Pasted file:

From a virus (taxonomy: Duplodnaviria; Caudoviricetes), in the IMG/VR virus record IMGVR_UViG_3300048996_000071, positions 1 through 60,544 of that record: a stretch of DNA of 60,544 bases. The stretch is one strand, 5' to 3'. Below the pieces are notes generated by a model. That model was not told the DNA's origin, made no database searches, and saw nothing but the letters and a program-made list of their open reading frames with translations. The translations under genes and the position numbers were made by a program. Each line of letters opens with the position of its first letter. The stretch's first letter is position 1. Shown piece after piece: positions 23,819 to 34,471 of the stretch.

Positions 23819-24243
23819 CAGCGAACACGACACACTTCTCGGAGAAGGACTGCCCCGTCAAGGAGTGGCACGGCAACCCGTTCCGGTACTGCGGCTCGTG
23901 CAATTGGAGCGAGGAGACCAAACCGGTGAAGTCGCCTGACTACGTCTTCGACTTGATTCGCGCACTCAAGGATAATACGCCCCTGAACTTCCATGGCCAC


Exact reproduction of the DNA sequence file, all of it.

From a virus (taxonomy: Duplodnaviria; Caudoviricetes), in the IMG/VR virus record IMGVR_UViG_3300048996_000071, positions 1 through 60,544 of that record: a stretch of DNA of 60,544 bases. The stretch is one strand, 5' to 3'. Below the pieces are notes generated by a model. That model was not told the DNA's origin, made no database searches, and saw nothing but the letters and a program-made list of their open reading frames with translations. The translations under genes and the position numbers were made by a program. Each line of letters opens with the position of its first letter. The stretch's first letter is position 1. Shown piece after piece: positions 23,819 to 34,471 of the stretch.

Positions 23819-24243
23819 CAGCGAACACGACACACTTCTCGGAGAAGGACTGCCCCGTCAAGGAGTGGCACGGCAACCCGTTCCGGTACTGCGGCTCGTG
23901 CAATTGGAGCGAGGAGACCAAACCGGTGAAGTCGCCTGACTACGTCTTCGACTTGATTCGCGCACTCAAGGATAATACGCCCCTGAACTTCCATGGCCAC